b. The Glowackis Have Failed to Offer Evidence Contradicting the Representation in the Affidavit of Sale that the Sale Was Postponed by Public Proclamation.
The Affidavit of Sale attests that the foreclosure sale, originally noticed and advertised for March 1, 2012, was postponed by public proclamation to March 7, 2012 at 12:00. The Glowackis, relying on the affidavit of Dirk Rogoveen, Esq., contest this attestation. Mr. Rogoveen, in his affidavit, states that on the original date of the sale, he drove to the sale location and spoke to Kathy Sullivan. He goes on to state that three other vehicles drove up and that Ms. Sullivan spoke to each of the drivers, and then she drove away at 1:10 P.M. He states that Ms. Sullivan never made an announcement or addressed the public on that day. However, at his deposition, Mr. Rogoveen acknowledged that when he spoke to Ms. Sullivan, she informed him that the auction was postponed to March 7, 2012 at noon. He further acknowledged that Ms. Sullivan spoke to the drivers of the only other vehicles to approach the Property, but that he did not hear what was said. [Note 9] Ms. Sullivan testified as well that she informed every person who drove up to the property, including Mr. Rogoveen, that the foreclosure sale had been postponed. [Note 10] Mr. Rogoveens affidavit is controverted by his own deposition, wherein he acknowledges that Ms. Sullivan informed him that the sale was postponed, and that he observed her speaking to every other person who drove up to the Property at the scheduled time of the sale.
There is no particular procedure required for the public proclamation of the postponement of a foreclosure sale, only that everyone present at the location of the scheduled sale must be notified. The only requirement is that a postponement of the sale may be announced by public proclamation to those present at the auction site Fitzgerald v. First National Bank of Boston, 46 Mass. App. Ct. 98 , 1000 (1999). There is nothing in the record to contradict Ms. Sullivans testimony that she informed everyone who appeared at the property at the appointed day and time of the sale of the postponement. Nothing in Mr. Rogoveens affidavit, taken together with his deposition, contradicts this testimony or the attestation in the Affidavit of Sale that the required public proclamation was made.
I find that the attestation in the Affidavit of Sale that a public proclamation of the postponement was made is uncontroverted, and therefore is conclusive evidence that this aspect of the statutory power of sale was duly executed. G. L. c. 244, §15.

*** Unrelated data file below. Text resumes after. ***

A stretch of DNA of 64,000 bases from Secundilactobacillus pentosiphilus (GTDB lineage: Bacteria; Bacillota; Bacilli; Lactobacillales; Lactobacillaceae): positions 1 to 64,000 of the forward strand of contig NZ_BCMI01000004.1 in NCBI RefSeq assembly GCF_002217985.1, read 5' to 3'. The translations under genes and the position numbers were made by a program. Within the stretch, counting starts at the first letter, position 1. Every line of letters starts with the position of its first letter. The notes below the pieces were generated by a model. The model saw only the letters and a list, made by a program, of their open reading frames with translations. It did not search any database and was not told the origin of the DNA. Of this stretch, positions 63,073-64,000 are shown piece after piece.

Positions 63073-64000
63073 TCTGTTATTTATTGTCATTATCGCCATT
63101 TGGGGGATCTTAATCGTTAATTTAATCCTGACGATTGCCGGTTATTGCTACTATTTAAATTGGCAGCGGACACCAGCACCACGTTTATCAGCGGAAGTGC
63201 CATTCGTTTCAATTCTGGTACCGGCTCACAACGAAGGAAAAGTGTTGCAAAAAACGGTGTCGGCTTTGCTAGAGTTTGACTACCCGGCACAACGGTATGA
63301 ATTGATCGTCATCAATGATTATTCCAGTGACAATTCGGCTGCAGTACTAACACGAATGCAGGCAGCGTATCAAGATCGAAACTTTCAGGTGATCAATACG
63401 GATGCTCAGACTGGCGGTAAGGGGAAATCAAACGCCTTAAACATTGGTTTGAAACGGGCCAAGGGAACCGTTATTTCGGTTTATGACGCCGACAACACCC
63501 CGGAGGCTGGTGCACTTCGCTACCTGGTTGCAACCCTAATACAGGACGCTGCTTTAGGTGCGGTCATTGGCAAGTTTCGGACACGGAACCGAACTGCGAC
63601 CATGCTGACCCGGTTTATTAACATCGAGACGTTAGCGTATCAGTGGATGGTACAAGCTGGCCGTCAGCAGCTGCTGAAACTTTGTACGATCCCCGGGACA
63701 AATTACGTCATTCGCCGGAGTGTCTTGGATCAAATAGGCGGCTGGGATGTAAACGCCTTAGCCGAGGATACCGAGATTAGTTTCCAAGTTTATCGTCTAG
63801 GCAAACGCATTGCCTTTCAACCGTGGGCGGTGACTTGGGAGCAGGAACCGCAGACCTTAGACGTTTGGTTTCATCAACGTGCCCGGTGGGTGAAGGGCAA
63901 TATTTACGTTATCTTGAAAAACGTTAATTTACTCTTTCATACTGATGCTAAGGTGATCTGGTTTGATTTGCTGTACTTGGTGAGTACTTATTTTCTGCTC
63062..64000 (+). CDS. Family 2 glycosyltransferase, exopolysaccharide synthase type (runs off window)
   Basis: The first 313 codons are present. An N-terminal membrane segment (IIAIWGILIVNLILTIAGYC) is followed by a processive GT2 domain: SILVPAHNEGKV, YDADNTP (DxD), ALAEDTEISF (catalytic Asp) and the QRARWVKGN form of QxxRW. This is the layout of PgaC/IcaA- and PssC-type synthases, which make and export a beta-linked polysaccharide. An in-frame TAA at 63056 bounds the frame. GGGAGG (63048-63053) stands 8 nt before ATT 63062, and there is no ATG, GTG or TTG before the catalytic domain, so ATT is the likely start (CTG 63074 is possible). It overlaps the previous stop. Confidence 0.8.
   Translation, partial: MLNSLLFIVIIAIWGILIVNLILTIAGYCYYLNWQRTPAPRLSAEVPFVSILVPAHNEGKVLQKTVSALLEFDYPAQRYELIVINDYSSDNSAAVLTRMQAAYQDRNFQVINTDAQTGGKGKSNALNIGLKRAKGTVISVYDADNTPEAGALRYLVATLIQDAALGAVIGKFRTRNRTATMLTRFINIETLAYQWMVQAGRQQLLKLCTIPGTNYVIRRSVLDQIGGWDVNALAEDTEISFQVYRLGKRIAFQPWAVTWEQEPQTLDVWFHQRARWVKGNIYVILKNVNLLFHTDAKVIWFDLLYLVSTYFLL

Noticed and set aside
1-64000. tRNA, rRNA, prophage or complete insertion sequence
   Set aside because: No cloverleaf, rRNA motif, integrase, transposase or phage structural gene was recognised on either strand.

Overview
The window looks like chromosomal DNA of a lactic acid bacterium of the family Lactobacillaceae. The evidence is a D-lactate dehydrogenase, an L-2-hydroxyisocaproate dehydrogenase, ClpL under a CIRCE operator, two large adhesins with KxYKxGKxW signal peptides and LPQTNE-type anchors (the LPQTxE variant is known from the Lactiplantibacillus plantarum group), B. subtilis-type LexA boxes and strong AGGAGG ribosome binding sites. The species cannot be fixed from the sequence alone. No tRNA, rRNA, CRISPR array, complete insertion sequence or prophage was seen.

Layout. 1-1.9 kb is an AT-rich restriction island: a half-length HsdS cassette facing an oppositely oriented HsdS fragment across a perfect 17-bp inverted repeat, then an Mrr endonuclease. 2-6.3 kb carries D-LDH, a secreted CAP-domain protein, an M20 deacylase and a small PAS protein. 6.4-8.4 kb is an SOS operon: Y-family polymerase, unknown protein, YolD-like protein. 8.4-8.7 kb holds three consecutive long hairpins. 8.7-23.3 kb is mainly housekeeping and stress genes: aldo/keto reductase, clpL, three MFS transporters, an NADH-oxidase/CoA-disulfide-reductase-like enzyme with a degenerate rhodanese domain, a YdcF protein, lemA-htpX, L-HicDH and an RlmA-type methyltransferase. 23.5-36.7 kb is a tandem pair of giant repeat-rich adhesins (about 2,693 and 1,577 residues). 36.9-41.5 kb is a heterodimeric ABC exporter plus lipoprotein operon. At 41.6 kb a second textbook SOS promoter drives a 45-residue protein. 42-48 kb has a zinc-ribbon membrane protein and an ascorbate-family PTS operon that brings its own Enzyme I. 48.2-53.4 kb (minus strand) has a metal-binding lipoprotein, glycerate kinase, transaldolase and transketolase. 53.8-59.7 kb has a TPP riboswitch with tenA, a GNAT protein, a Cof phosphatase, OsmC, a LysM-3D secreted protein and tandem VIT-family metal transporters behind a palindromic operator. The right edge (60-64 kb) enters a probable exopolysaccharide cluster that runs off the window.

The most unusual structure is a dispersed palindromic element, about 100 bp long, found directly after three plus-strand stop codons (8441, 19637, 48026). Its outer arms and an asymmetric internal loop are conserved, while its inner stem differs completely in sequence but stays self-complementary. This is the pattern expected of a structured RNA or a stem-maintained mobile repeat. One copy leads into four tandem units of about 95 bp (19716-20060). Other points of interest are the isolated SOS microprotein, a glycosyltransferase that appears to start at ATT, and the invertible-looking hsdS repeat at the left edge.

For the reasons stated above, the plaintiffs renewed motion for summary judgment is hereby ALLOWED. Judgment is to enter on Count I quieting Citibanks title to the Property, on Count II, declaring that it complied with the requirements of the statutory power of sale in conducting the foreclosure, and on Count III for writ of entry, issuing relief in the nature of a writ of seisin entitling Citibank to immediate possession of the Property and requiring the Glowackis to immediately vacate the Property. However, prior to the entry of judgment, the court will hold an evidentiary hearing on Citibanks prayer for an award of damages for rents and profits pursuant to G. L. c. 237, §12, at which the parties will be entitled to present evidence of the clear annual value of the Property from March 7, 2012 forward, after deducting any taxes or other expenses of the Property paid by the Glowackis during that period in accordance with G. L. c. 237, §13. As to damages, see generally, Brady v. Zimmerman, 8 LCR 292 (2000).
The parties are further ORDERED to attend a status conference on Wednesday, January 6, 2016, at 10:15 A.M. with respect to the scheduling and conduct of the evidentiary hearing to be held on the subject of the award of damages for rents and profits.
[Note 1] Eaton v. Federal National Mortgage Association, 462 Mass. 569 (2012).
[Note 2] Pinti v. Emigrant Mortgage Company, Inc., 472 Mass. 226 (2015).
[Note 3] Petition to Amend Certificate of Title, filed February 24, 2012, docket no. 12 SBQ 16514 02 001.
[Note 4] Land Court Case No. 10 Misc. 433578.
[Note 5] Pinti was decided after the submission of the renewed motion, but was argued by the parties at the September 29, 2015 hearing. The parties did not address Murphy, which issued while this case was under advisement.
[Note 6] See note 7, infra.
[Note 7] The Glowackis, citing Paiva v. The Bank of New York Mellon, Memorandum and Order, (Burroughs, J.), Case No. 14-CV-14531 (D. Mass. Aug. 11, 2015), in which the U. S. District Court declined to honor the prospective application limitation in Pinti, argue that the prospective application limitation in Pinti, should not be applied in the present action. This court is bound by all aspects of the Supreme Judicial Courts decision in Pinti, and declines to apply only part of its holding. Moreover, the December 11, 2015 decision of the Appeals Court in Murphy specifically declined to extend the Pinti rules to cases pending in the trial court[.] Murphy, supra, at 11.
[Note 8] Transcript of Deposition of Crystal Kearse, p. 47.
[Note 9] Transcript of Deposition of Dirk Rogoveen, pp. 43-48.
[Note 10] Transcript of Deposition of Kathleen E. Sullivan, p. 22.